Isabelle Wenzel – Color Cocktail

from Saturday, June 18th, 2011 to Saturday, July 23rd, 2011

Color Cocktail
18 June – 23 July 2011

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Color Cocktail - Press release
Exhibited Artists

Isabelle Wenzel, from the Color Cocktail 2011 series

Isabelle Wenzel, from the Color Cocktail 2011 series

Isabelle Wenzel, from the Color Cocktail 2011 series

Isabelle Wenzel, from the Color Cocktail 2011 series

Isabelle Wenzel, from the Color Cocktail 2011 series

Isabelle Wenzel, from the Color Cocktail 2011 series

Isabelle Wenzel, from the Color Cocktail 2011 series

Isabelle Wenzel, from the Color Cocktail 2011 series

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Color Cocktail
(NL+ENG)

Met trots presenteert Aschenbach & Hofland Galleries de tentoonstelling Color Cocktail van Isabelle Wenzel (Wuppertal 1982), te zien op de beide balkons van de galerie.
Isabelle Wenzel studeerde vorig jaar af aan de afdeling fotografie van de Rietveld Academie.
Zij is gefascineerd door de machtsverhouding tussen de fotograaf, haar model en het publiek. Zelf opgeleid tot acrobate, uit zich dat in een serie wrang-komische, acrobatische poses, waarin het model verandert in een object van lust en frustratie.

Color Cocktail is een serie foto’s in verschillende formaten en objecten over dromen over vliegen en lichamen als krachtmachines.

Voor het Virtueel Museum Zuidas maakte zij in september de tentoonstellingBuilding Images die te zien was in de Kunstkapel. Zij werd vorig jaar geselecteerd voor het Internationaal Fotografiefestival te Leipzig en dit jaar werd zij geselecteerd voor de prestigieuze European Exhibition Photo Award 2012 waaraan tentoonstellingen in Hamburg, Parijs en Oslo zijn verbonden.
Over haar werk zegt ze:

(…) Besides from that I’m interested in the borderline between exhibitionism and voyeurism and how this is reflected in the medium of photography. My work deals with the representation of the female body and which conceptions and dogmas are connected to it. I investigate the power distribution between the photographer, the model and the public. What are the roles society assigns to them? What does it mean for a photographer to focus on a motive, what does it mean to pose on the other side of the camera? Traditionally in general understanding the model is considered as female, while a photographer public in general expects to be a male.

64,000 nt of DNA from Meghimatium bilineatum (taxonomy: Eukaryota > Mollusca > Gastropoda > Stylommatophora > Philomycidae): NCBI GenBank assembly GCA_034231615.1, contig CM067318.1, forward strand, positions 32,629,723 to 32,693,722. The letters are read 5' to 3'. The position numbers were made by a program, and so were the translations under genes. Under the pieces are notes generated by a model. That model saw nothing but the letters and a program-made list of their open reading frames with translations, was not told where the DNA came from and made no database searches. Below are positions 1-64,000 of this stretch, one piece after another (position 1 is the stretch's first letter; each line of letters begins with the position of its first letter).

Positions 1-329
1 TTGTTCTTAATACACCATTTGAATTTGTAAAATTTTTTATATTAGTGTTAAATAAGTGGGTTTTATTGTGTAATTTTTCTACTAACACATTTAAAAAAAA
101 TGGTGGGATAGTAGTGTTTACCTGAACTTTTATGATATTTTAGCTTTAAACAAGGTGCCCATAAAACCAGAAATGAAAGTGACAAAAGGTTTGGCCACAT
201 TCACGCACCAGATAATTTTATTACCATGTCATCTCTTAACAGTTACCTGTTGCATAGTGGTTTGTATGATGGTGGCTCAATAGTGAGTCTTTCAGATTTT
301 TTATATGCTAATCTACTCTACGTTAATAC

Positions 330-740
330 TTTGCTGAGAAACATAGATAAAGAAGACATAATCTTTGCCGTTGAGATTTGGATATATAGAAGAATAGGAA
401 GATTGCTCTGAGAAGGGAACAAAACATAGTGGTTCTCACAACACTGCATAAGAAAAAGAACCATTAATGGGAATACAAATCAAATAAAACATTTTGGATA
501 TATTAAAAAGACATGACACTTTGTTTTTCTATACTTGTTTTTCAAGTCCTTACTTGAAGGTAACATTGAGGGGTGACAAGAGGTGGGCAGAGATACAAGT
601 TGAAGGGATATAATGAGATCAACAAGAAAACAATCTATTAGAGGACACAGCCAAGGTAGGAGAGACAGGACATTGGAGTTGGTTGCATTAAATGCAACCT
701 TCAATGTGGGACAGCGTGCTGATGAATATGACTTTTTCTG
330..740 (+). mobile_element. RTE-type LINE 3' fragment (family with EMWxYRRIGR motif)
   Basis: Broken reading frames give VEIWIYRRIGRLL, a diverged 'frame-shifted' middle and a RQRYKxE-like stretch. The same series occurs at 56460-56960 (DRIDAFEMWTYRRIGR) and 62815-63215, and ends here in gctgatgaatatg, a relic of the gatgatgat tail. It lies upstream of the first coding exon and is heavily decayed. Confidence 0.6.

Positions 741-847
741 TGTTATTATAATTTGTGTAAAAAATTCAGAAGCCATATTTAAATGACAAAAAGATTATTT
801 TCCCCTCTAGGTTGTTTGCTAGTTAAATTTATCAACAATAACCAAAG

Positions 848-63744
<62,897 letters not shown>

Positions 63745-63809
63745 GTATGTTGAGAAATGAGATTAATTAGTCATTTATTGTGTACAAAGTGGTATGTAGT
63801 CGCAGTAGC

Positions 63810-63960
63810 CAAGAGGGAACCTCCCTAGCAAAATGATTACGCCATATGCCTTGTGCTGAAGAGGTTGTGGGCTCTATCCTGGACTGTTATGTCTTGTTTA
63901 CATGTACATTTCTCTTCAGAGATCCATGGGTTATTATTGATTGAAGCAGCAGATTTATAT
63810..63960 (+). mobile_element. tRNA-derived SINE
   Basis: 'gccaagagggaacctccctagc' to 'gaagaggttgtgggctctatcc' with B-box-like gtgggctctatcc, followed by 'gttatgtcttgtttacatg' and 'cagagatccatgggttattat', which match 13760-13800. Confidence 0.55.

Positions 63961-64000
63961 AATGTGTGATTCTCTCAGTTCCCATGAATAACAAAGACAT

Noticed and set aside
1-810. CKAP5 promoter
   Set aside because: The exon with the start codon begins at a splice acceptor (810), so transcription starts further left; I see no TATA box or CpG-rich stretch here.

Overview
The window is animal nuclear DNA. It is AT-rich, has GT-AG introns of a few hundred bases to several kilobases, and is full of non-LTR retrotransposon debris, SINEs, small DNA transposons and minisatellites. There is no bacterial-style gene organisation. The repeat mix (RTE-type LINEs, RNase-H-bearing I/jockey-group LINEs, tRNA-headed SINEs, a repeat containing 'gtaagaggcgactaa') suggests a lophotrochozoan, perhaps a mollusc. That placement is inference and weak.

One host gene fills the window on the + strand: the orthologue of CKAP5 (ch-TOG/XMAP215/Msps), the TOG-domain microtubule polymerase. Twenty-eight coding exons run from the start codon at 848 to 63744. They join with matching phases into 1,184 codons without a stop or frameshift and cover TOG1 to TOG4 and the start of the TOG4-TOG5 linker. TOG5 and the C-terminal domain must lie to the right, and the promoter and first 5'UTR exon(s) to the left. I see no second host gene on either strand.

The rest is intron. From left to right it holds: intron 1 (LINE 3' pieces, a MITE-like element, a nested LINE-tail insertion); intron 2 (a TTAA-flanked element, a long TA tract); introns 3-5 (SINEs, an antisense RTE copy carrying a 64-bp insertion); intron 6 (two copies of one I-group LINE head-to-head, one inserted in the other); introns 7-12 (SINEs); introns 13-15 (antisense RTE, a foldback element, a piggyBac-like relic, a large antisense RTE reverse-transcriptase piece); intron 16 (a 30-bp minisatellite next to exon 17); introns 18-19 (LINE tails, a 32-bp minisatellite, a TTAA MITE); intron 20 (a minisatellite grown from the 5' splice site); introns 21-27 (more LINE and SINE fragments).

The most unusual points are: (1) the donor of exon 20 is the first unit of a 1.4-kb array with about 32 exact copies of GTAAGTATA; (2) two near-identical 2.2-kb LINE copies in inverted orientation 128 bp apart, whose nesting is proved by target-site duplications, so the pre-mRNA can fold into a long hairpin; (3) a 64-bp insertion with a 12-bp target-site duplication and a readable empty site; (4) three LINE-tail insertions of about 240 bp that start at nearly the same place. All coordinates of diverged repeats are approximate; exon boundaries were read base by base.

Observing and releasing a mechanism is considered as “active” and thus “male”, while posing is revealed as “passive” and thus “female”. This thinking along clichés leads to strict subject/object role distinctions and points to the power and obsession which is connected to the visual sense within western culture. On one hand I use these clichés yet on the other hand I try to break with them at the same time. What happens if a woman observes a woman? Do I – as woman – have a different view onto the female body, or is it impossible to break with traditional forms of representation?

I believe that the subject/object relation is highly performative and modifiable. I ask myself which impact I have onto the model as photographer and vice versa. Am I the one who guides and controls the model or is it the observance of the model which dominates me? My central questions are “Who am I?”, ”What is the object?” and “What relation does exist between us and the observer?”.

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